"COVID-19 Lockdown Exit Analysis" 19th May 2022
Doctors let down by Government during Covid-19 pandemic, says BMA
The Government “failed in its duty of care” to doctors during the coronavirus crisis, a union has said. The British Medical Association (BMA) launched a scathing attack on the ministerial response to the Covid-19 pandemic. The union, which has conducted its own review of the Government’s handling of the crisis, highlighted the lack of personal protective equipment (PPE) in the early stages of the pandemic. It also pointed to the mental and physical exhaustion felt by most doctors as they cared for hundreds of thousands of patients with Covid – all while working in a “dystopian reality”, the union said.
North Korea's suspected COVID-19 caseload nears 2 million
North Korea on Thursday reported 262,270 more cases of people with suspected symptoms of COVID-19 as its pandemic caseload neared 2 million — a week after the country acknowledged the outbreak and scrambled to slow the rate of infections despite a lack of health care resources. The country is also trying to prevent its fragile economy from deteriorating, but the outbreak could be worse than officially reported because of scarce resources for virus testing and the possibility that North Korea could be deliberately underreporting deaths to soften the political impact on authoritarian leader Kim Jong Un. North Korea’s anti-virus headquarters reported a single death in the 24 hours to 6 p.m. Wednesday to bring its death toll to 63, which experts have said is abnormally small compared to the suspected number of infections.
A third of US should be considering masks, officials say
COVID-19 cases are increasing in the United States — and could get even worse over the coming months, federal health officials warned Wednesday in urging areas hardest hit to consider reissuing calls for indoor masking. Increasing numbers of COVID-19 infections and hospitalizations are putting more of the country under guidelines issued by the U.S. Centers for Disease Control and Prevention that call for masking and other infection precautions. Right now, about a third of the U.S. population lives in areas that are considered at higher risk — mostly in the Northeast and Midwest. Those are areas where people should already be considering wearing masks indoors — but Americans elsewhere should also take notice, officials said.
Other People Are Working Through Covid. Do You Have To?
As the disease and corporate sick policies evolve, a number of factors have made it less clear-cut when workers can, or should, take a break to recover. Employers such as Amazon.com Inc. and Walmart Inc. have recently cut back the expanded sick leaves they introduced in the early days of the pandemic. The Omicron variant’s often milder symptoms are also prompting many employees with remote-work options to simply power through their illness from home. As cases rise in places with high vaccination rates, many say they feel the same pressure to minimize sick days as they did in prepandemic times. A survey of 3,600 hourly workers by The Shift Project at Harvard University’s Kennedy School this spring found that two-thirds of those who reported getting sick with Covid-19 or otherwise worked through their illness. People cited financial responsibilities as the top reason, followed by being afraid they would get in trouble for calling in sick and not being able to get their shifts covered.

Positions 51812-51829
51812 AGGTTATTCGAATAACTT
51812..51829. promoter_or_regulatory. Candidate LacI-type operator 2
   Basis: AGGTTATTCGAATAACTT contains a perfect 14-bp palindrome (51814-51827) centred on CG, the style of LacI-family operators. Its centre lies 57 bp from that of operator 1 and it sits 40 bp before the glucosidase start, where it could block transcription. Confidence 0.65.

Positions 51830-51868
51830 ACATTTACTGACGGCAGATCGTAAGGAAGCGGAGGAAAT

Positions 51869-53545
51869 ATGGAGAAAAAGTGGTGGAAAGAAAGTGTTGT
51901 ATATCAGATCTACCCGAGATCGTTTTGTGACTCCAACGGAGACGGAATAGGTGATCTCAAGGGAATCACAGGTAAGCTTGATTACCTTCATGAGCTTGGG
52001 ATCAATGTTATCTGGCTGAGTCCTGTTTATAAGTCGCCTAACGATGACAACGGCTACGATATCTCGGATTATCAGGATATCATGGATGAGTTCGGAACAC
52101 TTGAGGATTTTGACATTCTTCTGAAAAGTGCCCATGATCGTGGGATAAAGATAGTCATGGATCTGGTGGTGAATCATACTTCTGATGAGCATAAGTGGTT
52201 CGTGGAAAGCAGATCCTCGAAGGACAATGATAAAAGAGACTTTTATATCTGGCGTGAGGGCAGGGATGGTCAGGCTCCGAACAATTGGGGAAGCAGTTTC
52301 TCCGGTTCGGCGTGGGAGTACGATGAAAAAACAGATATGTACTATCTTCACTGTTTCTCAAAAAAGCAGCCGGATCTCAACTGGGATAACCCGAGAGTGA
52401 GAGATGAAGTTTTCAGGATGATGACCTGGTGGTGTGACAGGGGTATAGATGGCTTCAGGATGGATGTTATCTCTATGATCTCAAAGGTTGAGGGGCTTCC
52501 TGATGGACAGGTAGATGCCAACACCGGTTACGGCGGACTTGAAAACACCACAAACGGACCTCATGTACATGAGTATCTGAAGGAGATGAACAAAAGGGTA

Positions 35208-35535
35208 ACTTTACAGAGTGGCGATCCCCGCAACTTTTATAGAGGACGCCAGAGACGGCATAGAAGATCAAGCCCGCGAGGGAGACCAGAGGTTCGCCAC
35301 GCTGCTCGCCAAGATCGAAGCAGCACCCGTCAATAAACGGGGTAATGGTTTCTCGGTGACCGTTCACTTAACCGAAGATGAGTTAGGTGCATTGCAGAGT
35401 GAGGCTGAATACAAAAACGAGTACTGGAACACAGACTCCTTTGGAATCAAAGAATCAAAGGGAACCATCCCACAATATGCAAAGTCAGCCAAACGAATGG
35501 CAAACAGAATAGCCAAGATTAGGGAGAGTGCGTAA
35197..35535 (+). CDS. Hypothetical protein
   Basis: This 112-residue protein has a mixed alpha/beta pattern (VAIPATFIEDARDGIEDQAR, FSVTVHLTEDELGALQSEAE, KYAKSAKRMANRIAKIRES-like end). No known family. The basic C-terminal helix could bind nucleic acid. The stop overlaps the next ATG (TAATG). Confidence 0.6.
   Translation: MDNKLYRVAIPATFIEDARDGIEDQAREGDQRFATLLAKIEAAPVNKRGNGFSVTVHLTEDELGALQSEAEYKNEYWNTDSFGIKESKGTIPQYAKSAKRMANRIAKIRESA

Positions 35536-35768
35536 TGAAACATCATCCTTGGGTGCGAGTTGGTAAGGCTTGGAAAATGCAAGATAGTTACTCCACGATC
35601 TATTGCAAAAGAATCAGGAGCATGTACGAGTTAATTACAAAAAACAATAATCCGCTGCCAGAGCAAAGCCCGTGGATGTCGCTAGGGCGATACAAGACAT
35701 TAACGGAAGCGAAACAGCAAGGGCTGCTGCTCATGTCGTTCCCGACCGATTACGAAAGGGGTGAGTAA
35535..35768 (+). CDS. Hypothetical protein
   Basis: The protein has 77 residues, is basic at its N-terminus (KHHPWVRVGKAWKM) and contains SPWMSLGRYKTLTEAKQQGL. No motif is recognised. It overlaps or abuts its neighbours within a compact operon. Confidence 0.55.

Latest Covid-19 Wave Expands to More of U.S.
The latest Covid-19 case surge is expanding beyond the Northeast, with places from the Midwest to Florida and California under rising pressure. Fueled by highly contagious versions of the Omicron variant, the tide is posing a test of how much new infections matter in a changing pandemic. Though built-up immunity in the population has kept more people out of hospitals, federal health officials on Wednesday urged people in hot spots to take precautions, from booster shots to pre-gathering tests and masks, to limit the virus’ spread. “We’ve got to do what we can to prevent infections,” said Ashish Jha, the White House Covid-19 response coordinator. “We’ve got to do what we can to ensure that infections don’t turn into severe illness.”
N.Korea boosts production of drugs, medical supplies to battle COVID